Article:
Now, the city could slash the pension he depends on as it seeks to shed its debts through bankruptcy.
Newberry, 65, said he responded to at least three to four blazes a day as building and car fires ravaged the city. He suffered several injuries that led to his needing hand reconstruction and knee and hip replacements. After he retired in 1994, he worked for Procter & Gamble as a retail merchandiser, but now can no longer hold down a job.
The Traverse City, Mich., resident lives on his $34,000 annual pension, which is subject to federal and state taxes, and a $200-a-month Social Security payment. Since Detroit firefighters didn't participate in Social Security, his federal check is based only on his time in the private sector.
Detroit Emergency Manager Kevyn Orr has warned there "must be significant cuts" in pensions for both active workers and retirees. Newberry acknowledges everyone will probably have to take a "haircut," but says he and his fellow firefighters and their families shouldn't suffer from the city's fiscal mismanagement.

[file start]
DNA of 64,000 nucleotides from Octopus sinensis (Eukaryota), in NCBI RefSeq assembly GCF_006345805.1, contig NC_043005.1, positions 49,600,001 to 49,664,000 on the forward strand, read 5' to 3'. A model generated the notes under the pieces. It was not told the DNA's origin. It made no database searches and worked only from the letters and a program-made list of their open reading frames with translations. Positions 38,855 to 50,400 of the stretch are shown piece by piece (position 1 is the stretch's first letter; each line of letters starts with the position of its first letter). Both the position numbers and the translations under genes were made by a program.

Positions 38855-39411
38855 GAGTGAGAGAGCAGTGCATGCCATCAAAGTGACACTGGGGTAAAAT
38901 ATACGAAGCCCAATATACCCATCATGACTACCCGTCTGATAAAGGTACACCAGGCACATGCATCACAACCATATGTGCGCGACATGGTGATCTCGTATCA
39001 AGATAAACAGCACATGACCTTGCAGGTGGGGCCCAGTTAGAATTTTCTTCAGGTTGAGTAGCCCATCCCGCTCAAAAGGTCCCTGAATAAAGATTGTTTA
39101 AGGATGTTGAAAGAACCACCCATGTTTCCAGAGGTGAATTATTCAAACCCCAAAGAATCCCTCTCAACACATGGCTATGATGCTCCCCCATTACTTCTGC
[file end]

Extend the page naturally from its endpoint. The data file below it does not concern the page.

"I put my money into our pension fund and was promised it would be there by law when I retired," said Newberry. "I sucked up smoke and put my life on the line every day I went to work and have the injuries to prove it. The least the government can do is stand by Michigan law."
Newberry isn't worried as much about what a potential pension reduction means for him. He does need enough money to survive, but he's willing to move out of his condo and live in a trailer.
His biggest concern is that he'd no longer be able to help his seven grandchildren.
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